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Welding and soldering are two operations widely used in the industrial carpentry sector, but they are confused all too often: what are the differences between the two processes? When are one or the other used? Let us answer these questions.

Autogenous welding and heterogeneous welding

To obtain welded joints there are several techniques that can be used, each one characterized by advantages and disadvantages when applied. A first subdivision is between autogenous and heterogeneous welding techniques.

Autogenous welding occurs by fusion or pressure, characterized by the participation of the base metal in the constitution of the welded joint. It can be performed with or without filler material.

It is what, in common parlance, is simply called welding: the result is the union of two compatible materials, after careful cleaning of the surfaces to be welded. To perform it correctly, the materials must be placed in the final position and then melted.

The best known techniques involve the use of gas or the electric arc formed between the electrode and metal. The greatest advantage is the maximum tightness of the joint, with a high risk of deformation.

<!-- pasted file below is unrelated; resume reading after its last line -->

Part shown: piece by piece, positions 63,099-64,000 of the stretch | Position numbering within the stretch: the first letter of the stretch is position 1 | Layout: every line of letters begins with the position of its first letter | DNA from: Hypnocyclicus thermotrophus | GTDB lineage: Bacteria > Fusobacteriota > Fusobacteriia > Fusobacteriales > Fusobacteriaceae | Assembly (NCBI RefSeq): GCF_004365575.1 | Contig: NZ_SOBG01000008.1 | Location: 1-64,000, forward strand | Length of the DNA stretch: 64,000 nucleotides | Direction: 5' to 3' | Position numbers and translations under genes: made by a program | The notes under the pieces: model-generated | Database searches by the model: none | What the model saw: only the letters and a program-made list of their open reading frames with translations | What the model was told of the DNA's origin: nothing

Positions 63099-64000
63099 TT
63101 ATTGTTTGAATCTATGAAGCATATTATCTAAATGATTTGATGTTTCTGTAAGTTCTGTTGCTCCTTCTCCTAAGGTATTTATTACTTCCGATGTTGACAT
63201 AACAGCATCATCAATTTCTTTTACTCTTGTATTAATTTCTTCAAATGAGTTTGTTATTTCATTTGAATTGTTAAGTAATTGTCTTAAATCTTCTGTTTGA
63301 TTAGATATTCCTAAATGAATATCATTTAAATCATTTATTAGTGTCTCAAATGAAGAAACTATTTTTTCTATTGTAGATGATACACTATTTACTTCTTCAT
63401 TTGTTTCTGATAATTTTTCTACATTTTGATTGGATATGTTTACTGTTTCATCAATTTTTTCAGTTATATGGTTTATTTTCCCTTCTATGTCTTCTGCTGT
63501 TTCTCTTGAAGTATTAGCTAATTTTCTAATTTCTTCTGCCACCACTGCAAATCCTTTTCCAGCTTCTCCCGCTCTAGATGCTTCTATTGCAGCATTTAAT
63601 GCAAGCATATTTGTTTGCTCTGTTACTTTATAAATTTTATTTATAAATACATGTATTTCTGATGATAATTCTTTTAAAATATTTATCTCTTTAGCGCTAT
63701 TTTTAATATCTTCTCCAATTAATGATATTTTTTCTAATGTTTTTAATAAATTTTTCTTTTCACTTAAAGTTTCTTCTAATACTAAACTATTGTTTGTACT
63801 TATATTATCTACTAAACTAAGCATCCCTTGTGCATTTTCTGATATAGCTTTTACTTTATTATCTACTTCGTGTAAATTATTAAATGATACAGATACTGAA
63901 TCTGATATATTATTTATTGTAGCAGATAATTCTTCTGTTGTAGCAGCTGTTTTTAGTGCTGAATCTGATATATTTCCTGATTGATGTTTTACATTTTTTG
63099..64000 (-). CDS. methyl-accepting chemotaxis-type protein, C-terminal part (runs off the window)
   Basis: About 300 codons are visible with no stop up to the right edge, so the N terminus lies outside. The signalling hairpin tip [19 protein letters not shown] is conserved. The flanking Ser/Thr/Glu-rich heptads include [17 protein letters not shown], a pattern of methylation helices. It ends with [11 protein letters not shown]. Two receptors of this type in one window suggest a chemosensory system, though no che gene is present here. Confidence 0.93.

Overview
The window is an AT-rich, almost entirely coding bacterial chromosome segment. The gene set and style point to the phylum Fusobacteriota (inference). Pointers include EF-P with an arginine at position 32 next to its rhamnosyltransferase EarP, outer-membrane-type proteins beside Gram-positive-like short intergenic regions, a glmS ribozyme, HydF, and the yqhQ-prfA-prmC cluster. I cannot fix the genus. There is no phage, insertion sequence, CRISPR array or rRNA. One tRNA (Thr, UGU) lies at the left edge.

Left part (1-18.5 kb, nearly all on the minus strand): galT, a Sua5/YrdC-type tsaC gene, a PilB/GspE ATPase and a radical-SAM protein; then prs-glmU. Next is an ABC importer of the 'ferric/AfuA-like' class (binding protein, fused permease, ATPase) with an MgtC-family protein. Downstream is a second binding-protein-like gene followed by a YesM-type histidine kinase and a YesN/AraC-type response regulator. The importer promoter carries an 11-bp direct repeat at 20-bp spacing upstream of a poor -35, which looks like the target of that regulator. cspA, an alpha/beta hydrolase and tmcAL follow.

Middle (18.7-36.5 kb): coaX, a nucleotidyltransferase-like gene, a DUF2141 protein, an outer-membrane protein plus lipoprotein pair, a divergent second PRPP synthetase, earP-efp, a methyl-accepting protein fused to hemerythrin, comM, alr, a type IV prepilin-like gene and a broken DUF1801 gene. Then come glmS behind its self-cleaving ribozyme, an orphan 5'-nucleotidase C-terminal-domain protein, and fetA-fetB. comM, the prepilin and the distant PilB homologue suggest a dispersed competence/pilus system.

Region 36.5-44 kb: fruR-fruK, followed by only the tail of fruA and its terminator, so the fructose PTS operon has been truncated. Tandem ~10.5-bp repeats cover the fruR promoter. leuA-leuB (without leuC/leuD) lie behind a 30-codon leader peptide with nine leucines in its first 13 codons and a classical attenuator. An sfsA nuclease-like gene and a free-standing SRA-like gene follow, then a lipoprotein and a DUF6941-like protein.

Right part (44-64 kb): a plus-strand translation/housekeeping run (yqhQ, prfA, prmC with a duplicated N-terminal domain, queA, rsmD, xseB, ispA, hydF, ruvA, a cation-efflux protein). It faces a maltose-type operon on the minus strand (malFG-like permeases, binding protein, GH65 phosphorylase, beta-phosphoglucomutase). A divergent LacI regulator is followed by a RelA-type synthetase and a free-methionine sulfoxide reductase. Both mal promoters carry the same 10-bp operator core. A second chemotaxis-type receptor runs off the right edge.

Soldering and brazing are, instead, heterogeneous welds: in this case the fusion concerns only the filler material, as the base metal is only heated to allow the sliding of the soldering alloy.

To allow this, the melting point of the filler metal must necessarily be lower than that of the base material.

During the soldering process, the parts to be soldered are joined together, facilitating the capillary penetration of the soldering metal: during the process, the base material is heated evenly until the correct temperature is reached, allowing the filler material to melt and fill the fillers (between 0.05 and 0.2 mm wide).

Soldering techniques

Soldering techniques can be divided into three categories:

  • Hard soldering: performed at a maximum temperature of 450°C, using tin and lead alloys. Much used in the electronics sector.
  • Soft soldering: carried out over 450°C with silver, gold, copper, brass or nickel alloys.
  • Brazing : the metals used reach a melting point above 900°C.

Soldering : advantages and disadvantages

The use of soldering techniques involves a large number of advantages: the possibility of joining different materials is a unique feature, not totally possible during classical welding. Furthermore, it is not just metallic materials.

The distortions caused are imperceptible, resulting in an impeccable aesthetic appearance, but must be performed with particular care: the joint, at the end of soldering, has little elasticity and mechanical strength compared to when the edges to be joined melt. This leads to an increase in fragility and the risk of breakage.

It is very important to highlight the low energy cost of the process, making it more sustainable and less burdensome to the budget invested.

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